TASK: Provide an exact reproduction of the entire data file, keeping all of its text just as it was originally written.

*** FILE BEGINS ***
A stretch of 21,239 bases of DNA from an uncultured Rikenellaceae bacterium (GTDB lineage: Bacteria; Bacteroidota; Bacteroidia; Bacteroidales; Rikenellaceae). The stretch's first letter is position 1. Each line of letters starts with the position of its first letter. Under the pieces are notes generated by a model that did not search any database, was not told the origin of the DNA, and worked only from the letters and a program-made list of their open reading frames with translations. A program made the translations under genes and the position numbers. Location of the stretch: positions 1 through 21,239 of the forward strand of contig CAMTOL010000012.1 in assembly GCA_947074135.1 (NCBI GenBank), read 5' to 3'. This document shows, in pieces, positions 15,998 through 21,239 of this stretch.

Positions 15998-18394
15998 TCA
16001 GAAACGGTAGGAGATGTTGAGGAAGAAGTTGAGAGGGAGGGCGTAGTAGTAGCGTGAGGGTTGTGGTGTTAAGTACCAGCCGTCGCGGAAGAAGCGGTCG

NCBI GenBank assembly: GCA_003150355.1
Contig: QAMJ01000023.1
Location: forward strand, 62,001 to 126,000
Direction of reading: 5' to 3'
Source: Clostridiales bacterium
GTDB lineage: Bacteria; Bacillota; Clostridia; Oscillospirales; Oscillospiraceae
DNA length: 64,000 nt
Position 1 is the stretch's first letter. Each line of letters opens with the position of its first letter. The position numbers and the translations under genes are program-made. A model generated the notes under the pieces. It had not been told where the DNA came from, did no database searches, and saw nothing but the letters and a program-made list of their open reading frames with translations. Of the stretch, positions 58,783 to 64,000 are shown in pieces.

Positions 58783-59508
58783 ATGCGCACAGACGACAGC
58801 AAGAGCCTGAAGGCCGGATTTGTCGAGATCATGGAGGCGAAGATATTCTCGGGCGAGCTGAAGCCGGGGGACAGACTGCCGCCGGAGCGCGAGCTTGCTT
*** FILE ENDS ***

A stretch of 21,239 bases of DNA from an uncultured Rikenellaceae bacterium (GTDB lineage: Bacteria; Bacteroidota; Bacteroidia; Bacteroidales; Rikenellaceae). The stretch's first letter is position 1. Each line of letters starts with the position of its first letter. Under the pieces are notes generated by a model that did not search any database, was not told the origin of the DNA, and worked only from the letters and a program-made list of their open reading frames with translations. A program made the translations under genes and the position numbers. Location of the stretch: positions 1 through 21,239 of the forward strand of contig CAMTOL010000012.1 in assembly GCA_947074135.1 (NCBI GenBank), read 5' to 3'. This document shows, in pieces, positions 15,998 through 21,239 of this stretch.

Positions 15998-18394
15998 TCA
16001 GAAACGGTAGGAGATGTTGAGGAAGAAGTTGAGAGGGAGGGCGTAGTAGTAGCGTGAGGGTTGTGGTGTTAAGTACCAGCCGTCGCGGAAGAAGCGGTCG

NCBI GenBank assembly: GCA_003150355.1
Contig: QAMJ01000023.1
Location: forward strand, 62,001 to 126,000
Direction of reading: 5' to 3'
Source: Clostridiales bacterium
GTDB lineage: Bacteria; Bacillota; Clostridia; Oscillospirales; Oscillospiraceae
DNA length: 64,000 nt
Position 1 is the stretch's first letter. Each line of letters opens with the position of its first letter. The position numbers and the translations under genes are program-made. A model generated the notes under the pieces. It had not been told where the DNA came from, did no database searches, and saw nothing but the letters and a program-made list of their open reading frames with translations. Of the stretch, positions 58,783 to 64,000 are shown in pieces.

Positions 58783-59508
58783 ATGCGCACAGACGACAGC
58801 AAGAGCCTGAAGGCCGGATTTGTCGAGATCATGGAGGCGAAGATATTCTCGGGCGAGCTGAAGCCGGGGGACAGACTGCCGCCGGAGCGCGAGCTTGCTT